I recently spoke with several high level marketing executives about the near-ubiquitous topic, BIG DATA. The executives included Paul Golden, ex-CMO of Samsung Mobile, Barry Judge (ex-CMO of Best Buy, current CMO of LivingSocial, and Brad Todd, (Principal at The Richards Group). In this fourth installment, we will share these executives’ thoughts about the way big data can further revolutionize the future of marketing. They see big opportunities in Big Data. The best is yet to come!
When we posed the question to our marketing executives about the future of big data in the marketing realm, they were excited about the possibilities and big opportunities in big data’s future.
Paul Golden would like to see big data used to truly personalize the customer experience. Paul recalled a men’s retailer whose sales people would write your information, preferences and measurements on index cards (similar to today’s “preference centers”). They would use this information to follow up with their customers whenever an item arrived in-store that might fit a customer’s needs. In this age of big data, this type of information is available for so many customers—retailers could be delivering personalization at its best. Why don’t they create big opportunities with big data they have? With SO MUCH data, many executives just aren’t quite sure what to do with all that data, much less how to turn it into value for their brand and customers. Too much leads to not enough.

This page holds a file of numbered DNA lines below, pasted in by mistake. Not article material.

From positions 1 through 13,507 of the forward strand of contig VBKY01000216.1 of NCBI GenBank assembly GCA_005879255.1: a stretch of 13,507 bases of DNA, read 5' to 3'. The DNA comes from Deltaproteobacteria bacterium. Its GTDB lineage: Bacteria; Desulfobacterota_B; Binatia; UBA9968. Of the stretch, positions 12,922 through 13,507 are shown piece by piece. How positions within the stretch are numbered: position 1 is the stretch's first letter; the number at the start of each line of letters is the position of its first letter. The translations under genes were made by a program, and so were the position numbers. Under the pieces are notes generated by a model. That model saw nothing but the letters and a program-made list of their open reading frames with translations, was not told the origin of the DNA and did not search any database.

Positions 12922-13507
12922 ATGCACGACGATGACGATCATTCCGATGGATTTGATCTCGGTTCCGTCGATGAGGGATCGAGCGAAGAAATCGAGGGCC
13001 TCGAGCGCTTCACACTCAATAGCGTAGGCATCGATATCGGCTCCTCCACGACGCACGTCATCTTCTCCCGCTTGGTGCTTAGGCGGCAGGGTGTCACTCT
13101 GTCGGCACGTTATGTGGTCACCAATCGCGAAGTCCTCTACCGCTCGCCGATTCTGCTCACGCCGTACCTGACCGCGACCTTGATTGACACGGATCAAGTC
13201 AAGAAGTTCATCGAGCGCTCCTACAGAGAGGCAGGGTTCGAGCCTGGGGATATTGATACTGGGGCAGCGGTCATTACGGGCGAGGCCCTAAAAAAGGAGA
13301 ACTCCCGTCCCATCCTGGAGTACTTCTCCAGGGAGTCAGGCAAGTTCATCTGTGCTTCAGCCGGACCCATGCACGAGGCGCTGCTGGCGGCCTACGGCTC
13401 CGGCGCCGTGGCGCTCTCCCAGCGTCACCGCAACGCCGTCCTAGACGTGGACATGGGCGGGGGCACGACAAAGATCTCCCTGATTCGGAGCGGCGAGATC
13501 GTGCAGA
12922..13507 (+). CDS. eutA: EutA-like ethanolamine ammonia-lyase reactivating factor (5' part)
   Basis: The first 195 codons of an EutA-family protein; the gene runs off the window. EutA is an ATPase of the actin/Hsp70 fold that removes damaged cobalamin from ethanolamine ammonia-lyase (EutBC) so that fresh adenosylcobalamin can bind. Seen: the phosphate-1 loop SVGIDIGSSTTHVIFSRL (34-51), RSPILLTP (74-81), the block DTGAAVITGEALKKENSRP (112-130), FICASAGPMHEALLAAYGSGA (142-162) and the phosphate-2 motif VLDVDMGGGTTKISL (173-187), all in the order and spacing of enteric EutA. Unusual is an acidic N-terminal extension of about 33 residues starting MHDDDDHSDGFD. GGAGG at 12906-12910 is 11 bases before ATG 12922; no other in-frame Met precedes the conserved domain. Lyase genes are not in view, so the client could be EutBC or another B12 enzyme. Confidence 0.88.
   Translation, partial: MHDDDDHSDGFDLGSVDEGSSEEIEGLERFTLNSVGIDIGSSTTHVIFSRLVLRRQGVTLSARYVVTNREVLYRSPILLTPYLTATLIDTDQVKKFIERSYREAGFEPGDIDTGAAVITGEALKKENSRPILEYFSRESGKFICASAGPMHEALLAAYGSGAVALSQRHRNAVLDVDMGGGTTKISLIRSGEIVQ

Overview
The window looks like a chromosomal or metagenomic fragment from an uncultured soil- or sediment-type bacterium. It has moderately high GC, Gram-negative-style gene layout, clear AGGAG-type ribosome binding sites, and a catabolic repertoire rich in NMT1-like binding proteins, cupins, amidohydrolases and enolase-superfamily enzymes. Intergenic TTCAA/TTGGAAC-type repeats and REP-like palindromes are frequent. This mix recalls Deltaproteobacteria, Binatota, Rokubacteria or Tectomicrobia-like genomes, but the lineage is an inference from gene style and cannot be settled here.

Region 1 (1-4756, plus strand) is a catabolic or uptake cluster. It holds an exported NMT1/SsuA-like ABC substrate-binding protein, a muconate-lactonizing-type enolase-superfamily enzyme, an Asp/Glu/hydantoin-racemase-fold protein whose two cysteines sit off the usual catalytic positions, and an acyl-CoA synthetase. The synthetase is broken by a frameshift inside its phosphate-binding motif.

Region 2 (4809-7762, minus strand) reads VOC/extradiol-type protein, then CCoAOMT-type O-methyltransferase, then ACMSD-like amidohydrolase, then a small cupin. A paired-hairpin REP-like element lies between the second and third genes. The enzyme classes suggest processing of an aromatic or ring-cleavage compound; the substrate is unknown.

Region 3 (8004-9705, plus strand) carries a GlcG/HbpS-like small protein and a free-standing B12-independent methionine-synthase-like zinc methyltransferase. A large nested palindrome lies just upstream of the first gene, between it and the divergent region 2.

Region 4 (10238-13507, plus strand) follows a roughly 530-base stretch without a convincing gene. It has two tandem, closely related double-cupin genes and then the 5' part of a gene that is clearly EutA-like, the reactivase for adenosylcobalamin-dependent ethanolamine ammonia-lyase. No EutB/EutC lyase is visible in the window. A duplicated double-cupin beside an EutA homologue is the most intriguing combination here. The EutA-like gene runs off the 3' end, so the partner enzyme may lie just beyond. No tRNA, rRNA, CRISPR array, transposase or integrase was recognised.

Creating a truly omnichannel experience, merging all big data from physical and digital channels would be the holy grail, according to Barry Judge. If you could combine store purchase data with online transactions and click behavior, plus email, mobile and social, throw in CRM and loyalty data, you’re well on your way to creating big opportunities in big data. The key is integrating all that big data into something that allows you to speak to each of your customers as an individual, regardless of where she interacts with your brand.
Brad Todd would like to see retailers, like grocery stores, who have been capturing data for decades, turn that knowledge into a one-to-one customer experience. It would be great, for instance, if the grocer “knew” that you shop weekly for strawberries but didn’t buy any this week; they could offer a real-time discount for you to pick up some strawberries during this shopping trip as well. Another one of the big opportunities in big data.
Today tools exist to make one-to-one personalization—hyper-personalization—a reality. The tough part is corralling all that big data and applying robust analytics to arrive at hyper-personalized communications for each customer. Want to learn how to overcome the tough part?
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